I think the President can stabilize the situation and restore public support.  It would help if his own Administration didn't contribute to the decline.  I think this is the big story of the last month.  First of all, half of his advisors led by Secretary Rumsfeld want to move away from the term “war on terror.”  We're not really in a “war,” we're in a “global struggle.”  Well, that's a heck of a thing to say when Marines are getting killed — that's not a real war?  […]  The President put an end to that very strongly.  Excellent speech last week:  Fifteen uses of the word “war,” five uses of the word “war on terror”….

But now, of course, the Defense Department is talking about getting troops out of there, when the message has to be that we're going to stay, we're going to do what it takes to win, we're going to train up Iraqis and add them to our forces, and defeat the terrorists.  So I think the only way you'll maintain public support here is if we have a strategy for success, a strategy for victory; and the worst possible reaction to this decline in support and to the difficulties on the ground in Iraq, which are real: the worst possible reaction, the worst signal to send — to the Iraqis; to the terrorists, which emboldens them; to Iraqis who might be working with us — is “Oh, we're looking to get out.”

Kristol makes an excellent point with regard to the necessities for maintaining public support.  I agree that emphasis on war is vital for the American people to continue supporting the undertaking when American soldiers and Marines and fighting and dying in the endeavor — intelligent analysis such as Lee Harris' interesting article last month (arguing that traditional Middle Eastern concepts like “blood feud” may fit what's actually happening there from their point of view better than the Western idea of “war”) notwithstanding.  To Westerners it is and has to be — to be understood and attract public support — a war.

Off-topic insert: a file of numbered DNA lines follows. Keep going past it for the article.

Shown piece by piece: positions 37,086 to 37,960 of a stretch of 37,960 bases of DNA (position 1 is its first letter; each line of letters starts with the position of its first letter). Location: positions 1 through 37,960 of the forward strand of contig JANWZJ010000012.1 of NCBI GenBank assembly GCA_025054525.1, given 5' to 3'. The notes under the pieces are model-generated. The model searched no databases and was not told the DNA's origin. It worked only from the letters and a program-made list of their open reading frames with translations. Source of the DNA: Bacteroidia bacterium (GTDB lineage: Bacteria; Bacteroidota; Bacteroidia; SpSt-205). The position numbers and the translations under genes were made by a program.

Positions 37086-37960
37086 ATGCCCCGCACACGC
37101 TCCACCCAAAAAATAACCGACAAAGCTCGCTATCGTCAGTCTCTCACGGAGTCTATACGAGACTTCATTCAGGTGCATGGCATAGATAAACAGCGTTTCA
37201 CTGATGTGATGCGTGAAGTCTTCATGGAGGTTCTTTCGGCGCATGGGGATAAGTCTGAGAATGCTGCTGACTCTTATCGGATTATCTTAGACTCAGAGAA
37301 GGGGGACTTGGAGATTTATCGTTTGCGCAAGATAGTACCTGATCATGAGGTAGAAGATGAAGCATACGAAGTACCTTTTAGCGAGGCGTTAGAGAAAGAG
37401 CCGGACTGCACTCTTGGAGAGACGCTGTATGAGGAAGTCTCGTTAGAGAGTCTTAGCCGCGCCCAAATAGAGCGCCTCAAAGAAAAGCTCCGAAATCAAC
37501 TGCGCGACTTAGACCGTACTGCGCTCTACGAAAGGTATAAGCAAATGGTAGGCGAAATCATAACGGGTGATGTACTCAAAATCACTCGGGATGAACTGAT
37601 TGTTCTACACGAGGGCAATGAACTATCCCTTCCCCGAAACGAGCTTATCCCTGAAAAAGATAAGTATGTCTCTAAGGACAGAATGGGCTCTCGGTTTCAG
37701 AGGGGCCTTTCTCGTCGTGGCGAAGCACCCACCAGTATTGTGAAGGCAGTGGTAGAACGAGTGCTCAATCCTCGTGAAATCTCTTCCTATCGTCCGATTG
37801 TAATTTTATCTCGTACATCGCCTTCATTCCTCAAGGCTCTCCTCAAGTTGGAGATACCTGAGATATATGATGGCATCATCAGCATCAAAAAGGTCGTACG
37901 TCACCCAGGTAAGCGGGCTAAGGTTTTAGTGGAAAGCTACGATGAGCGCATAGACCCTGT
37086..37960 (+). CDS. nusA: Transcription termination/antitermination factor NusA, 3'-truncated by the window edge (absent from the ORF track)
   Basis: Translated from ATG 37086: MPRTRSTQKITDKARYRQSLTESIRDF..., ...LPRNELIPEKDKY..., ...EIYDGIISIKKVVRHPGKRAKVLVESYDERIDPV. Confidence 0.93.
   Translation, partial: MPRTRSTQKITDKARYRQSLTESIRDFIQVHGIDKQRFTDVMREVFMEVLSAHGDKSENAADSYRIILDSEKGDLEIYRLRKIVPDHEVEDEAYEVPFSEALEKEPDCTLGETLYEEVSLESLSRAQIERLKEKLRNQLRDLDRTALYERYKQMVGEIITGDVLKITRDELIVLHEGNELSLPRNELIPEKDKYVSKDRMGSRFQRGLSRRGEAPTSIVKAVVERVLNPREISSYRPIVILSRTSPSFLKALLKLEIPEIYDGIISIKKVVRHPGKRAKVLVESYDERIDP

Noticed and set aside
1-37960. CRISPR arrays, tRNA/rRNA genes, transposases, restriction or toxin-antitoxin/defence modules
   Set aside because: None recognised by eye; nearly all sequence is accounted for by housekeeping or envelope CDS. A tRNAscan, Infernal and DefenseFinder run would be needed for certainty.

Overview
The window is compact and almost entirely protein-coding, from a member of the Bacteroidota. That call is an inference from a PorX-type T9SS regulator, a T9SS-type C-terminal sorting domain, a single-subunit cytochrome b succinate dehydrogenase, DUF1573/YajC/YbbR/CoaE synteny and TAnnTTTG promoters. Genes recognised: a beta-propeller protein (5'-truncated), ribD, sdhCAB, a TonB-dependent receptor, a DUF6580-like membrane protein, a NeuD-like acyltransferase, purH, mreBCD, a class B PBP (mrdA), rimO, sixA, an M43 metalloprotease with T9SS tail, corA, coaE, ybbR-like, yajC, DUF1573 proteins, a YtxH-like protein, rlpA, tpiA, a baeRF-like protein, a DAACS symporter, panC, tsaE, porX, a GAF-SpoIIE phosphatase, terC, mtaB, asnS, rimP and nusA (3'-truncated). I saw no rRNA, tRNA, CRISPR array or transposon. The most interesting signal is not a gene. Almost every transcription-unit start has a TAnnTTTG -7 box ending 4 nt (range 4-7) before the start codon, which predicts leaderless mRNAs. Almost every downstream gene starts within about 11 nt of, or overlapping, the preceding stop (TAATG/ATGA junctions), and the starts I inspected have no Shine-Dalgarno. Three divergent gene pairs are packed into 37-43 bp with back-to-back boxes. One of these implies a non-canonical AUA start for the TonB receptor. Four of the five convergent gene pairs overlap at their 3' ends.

The question remains, however:  war against what?  The difficulties with the term “war on terror” noted above remain, and the Pentagon's attempted substitution with its lengthy “global struggle” phraseology is certainly no improvement, as well as departing from the vital and clean concept of war.  Getting back to David Warren's aforementioned essay (that I recommend reading in its entirety), his conclusion, which I think is a good one, is to call it the “War on Islamism” — that is, radical, jihadist Islam, not against all of Islam as such.  As Warren says, “any Muslims who hate the Islamists — welcome aboard.”



2 comments:  (End
(Perma)  On Thursday, February 11, 2010 at 6:26:00 AM GMT, Blogger Wakefield Tolbert wrote:   
I agree. Or I THINK I do.

Steyn and Kristol can nail it down solid.

In any case your site is interesting in its own right, agreement with one article read part the way through or not.

I'll have to check sometime later on the Centauri system.

Thanks.

(Perma)  On Thursday, February 11, 2010 at 6:27:00 AM GMT, Blogger Wakefield Tolbert wrote:   
Thanks again.

Also, drop me a line if the blog comment notification things does not work (often the case) and let me know how to follow your blog.

An easy task in Blogger formats like you and I have, but I don't see the right widget.

Thanks.